That sucks! Only 10k miles on the crown kit, huh? Well, we’ve heard mixed reviews on this conversion. The one that seems to work best for heavy-duty applications is the complete shaft replacements (also made by Mile Marker). You can find a complete story on Off-Road.com from someone that had a similar experience to yours and how they fixed it. 

New Process 203 Transfer Case Tech

The other option would be to upgrade to an NP205.



I have a 1990 Daihatsu Rocky that I just bought, and wanted a nice set of trail tires....  What kind of tire would be good, and also where can I find a bullguard for the front?   


Greetings Adam,

That’s one cool little rig. Depending on the type of off-roading you do and how much you drive your Rocky on pavement should factor into the type of tire tread design you get. Typically, an all terrain tire will work best if you frequently drive on the road and also go off-road. They usually have better road manners and fuel economy than a heavier and more aggressive mud tire.

If you need maximum off-road traction, then the mud style tire with large lugs is the way to go. We have several tire reviews here on Off-Road.com.  Do a search for keywords “Tire Review.” You should get some good information.

As for the bull bar, I’m not sure what country you’re in right now, but I would start with the local 4x4 club, classifieds and off-road shop. There aren’t too many options, it seems, so you may even want to consider building a custom bull bar.

Good luck.



4x4 AnswerMan,

The headlights on my Ranger are so yellow, my friends say they look like piss. My uncle said I can use some car polish and buff them out like new. Is that true?


Hi Jarod,

Cloudy headlights are just something we have to deal with in newer trucks.  They’re made of plastic, not glass like the old days. When they’re new they look good, but give them a few months in the sun and they start to bake. Before you know it they look bad, loosing their crystal clear look. The worst thing is that once they get hazy, the amount of light coming through the lens is dramatically reduced.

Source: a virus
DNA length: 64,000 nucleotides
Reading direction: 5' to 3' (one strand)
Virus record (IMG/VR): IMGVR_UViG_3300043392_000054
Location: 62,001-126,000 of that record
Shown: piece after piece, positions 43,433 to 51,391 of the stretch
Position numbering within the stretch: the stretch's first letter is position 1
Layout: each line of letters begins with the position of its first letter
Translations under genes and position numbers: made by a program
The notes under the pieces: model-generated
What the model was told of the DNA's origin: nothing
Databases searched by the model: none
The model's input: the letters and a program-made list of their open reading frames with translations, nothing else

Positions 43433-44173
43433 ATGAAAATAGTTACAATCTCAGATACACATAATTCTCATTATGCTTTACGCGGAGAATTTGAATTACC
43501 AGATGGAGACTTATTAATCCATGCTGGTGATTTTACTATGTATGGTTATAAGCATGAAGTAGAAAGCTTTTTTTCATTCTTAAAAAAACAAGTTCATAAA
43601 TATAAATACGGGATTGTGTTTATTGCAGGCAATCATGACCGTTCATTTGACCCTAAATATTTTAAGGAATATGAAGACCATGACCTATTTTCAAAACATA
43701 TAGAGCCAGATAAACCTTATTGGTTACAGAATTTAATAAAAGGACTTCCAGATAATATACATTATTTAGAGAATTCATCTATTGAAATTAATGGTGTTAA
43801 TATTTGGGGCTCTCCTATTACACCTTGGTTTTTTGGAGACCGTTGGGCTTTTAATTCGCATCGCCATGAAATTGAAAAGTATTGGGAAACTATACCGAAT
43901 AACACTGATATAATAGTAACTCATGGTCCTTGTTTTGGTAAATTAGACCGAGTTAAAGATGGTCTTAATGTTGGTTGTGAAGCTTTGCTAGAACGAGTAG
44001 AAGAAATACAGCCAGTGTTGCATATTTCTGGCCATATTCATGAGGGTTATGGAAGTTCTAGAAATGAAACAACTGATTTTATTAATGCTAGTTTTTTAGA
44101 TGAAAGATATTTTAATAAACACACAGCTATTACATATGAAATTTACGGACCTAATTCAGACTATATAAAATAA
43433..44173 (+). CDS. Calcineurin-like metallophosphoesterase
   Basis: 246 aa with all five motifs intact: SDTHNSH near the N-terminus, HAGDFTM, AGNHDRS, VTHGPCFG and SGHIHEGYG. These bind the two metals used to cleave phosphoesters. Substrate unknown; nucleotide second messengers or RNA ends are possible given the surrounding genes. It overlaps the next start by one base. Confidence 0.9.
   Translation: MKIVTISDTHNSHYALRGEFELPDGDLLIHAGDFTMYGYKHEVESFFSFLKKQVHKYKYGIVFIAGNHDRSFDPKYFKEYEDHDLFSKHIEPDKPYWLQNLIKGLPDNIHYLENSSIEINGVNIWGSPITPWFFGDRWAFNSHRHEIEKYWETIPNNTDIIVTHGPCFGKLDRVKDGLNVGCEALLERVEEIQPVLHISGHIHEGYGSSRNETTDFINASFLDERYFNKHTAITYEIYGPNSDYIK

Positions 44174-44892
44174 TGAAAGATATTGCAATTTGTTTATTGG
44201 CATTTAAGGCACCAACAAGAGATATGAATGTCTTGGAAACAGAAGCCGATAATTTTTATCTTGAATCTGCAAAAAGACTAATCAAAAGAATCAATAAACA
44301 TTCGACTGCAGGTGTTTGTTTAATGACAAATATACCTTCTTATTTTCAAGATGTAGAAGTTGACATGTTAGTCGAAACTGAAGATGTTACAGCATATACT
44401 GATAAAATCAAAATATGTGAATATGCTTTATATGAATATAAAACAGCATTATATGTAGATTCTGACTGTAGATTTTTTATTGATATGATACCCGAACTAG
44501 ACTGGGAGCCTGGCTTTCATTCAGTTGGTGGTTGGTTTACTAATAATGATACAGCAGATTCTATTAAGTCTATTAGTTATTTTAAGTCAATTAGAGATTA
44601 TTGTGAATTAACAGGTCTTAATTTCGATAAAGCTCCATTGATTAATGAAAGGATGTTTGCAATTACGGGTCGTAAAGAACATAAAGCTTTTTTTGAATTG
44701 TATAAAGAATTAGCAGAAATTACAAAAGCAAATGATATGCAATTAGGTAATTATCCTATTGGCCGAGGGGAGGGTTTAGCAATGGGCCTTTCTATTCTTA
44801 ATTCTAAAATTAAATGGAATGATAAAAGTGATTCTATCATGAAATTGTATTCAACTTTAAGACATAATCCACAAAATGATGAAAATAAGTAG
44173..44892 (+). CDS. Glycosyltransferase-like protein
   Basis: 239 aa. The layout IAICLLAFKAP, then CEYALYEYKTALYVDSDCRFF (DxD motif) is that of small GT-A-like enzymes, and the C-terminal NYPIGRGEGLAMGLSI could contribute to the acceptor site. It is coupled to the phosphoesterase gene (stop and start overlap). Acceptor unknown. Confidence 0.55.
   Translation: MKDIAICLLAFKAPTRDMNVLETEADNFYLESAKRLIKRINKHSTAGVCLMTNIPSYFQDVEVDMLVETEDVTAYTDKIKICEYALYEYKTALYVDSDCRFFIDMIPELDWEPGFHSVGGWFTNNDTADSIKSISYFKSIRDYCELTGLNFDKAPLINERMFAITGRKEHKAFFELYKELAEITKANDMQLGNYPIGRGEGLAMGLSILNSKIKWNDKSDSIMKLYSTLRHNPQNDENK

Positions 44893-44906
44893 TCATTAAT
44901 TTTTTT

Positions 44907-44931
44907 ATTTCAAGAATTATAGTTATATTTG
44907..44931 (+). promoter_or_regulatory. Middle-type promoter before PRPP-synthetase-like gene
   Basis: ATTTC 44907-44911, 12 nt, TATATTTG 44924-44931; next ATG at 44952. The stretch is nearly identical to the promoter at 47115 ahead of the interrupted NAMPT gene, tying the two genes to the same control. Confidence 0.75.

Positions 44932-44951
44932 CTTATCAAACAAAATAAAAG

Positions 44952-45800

The best thing to do is try one of the headlight restoration bottles or kits on the shelf at your local auto parts store. The process usually involves some sanding and polishing using a specially formulated headlight polish that helps get rid of the oxidation. You’re uncle is correct, with polishing and enough work and determination, they may even look as good as new by the time you’re done.

Check out the following article to get an idea of what’s involved.

Good luck.

Restoring Your Off-Road Vehicle's Cloudy Headlights




Glad I found this as the shift lever in my '94 4Runner V6 5sd went all wonky all of a sudden and this is what went wrong - the shift lever seat had totally disintegrated. One additional problem was that one of the two posts that hold the seat in place had sheared off. You wouldn't think that could happen but, oh well, go figure. So I had to replace the whole shifter flange, too. Anyways, as Ken mentioned above, I couldn't get a wrench on the two forward bolts of the shifter flange so thought I was going to have to lower the cross member and transmission to get at the bolts like Ken said. I did try to loosen the cross member bolts but they were frozen solid. So, being 68 yrs old, and not wanting to wrestle with that undertaking, I took a Dremel Tool and just cut two slits over each bolt, about an inch apart, to create a tab that I could just bend up with a pair of pliers and then get a socket on the bolts. It worked great! Just watch out for sparks...
Ed E.

Letter sparked by Shift Lever Seat Replacement

Wow Ed, sounds like quite the job. The good news is that now your Toyota is set for another 100k+ miles. If it happens to go bad again, you might want to check out the heavy-duty Derlin seats from Marlin Crawler.


Have a truck or SUV question for the 4x4 AnswerMan? Send your questions to [email protected].  Please include your name and location, and be as detailed as possible about your questions.

More 4x4 AnswerMan Columns
January 2015

December 2014

November 2014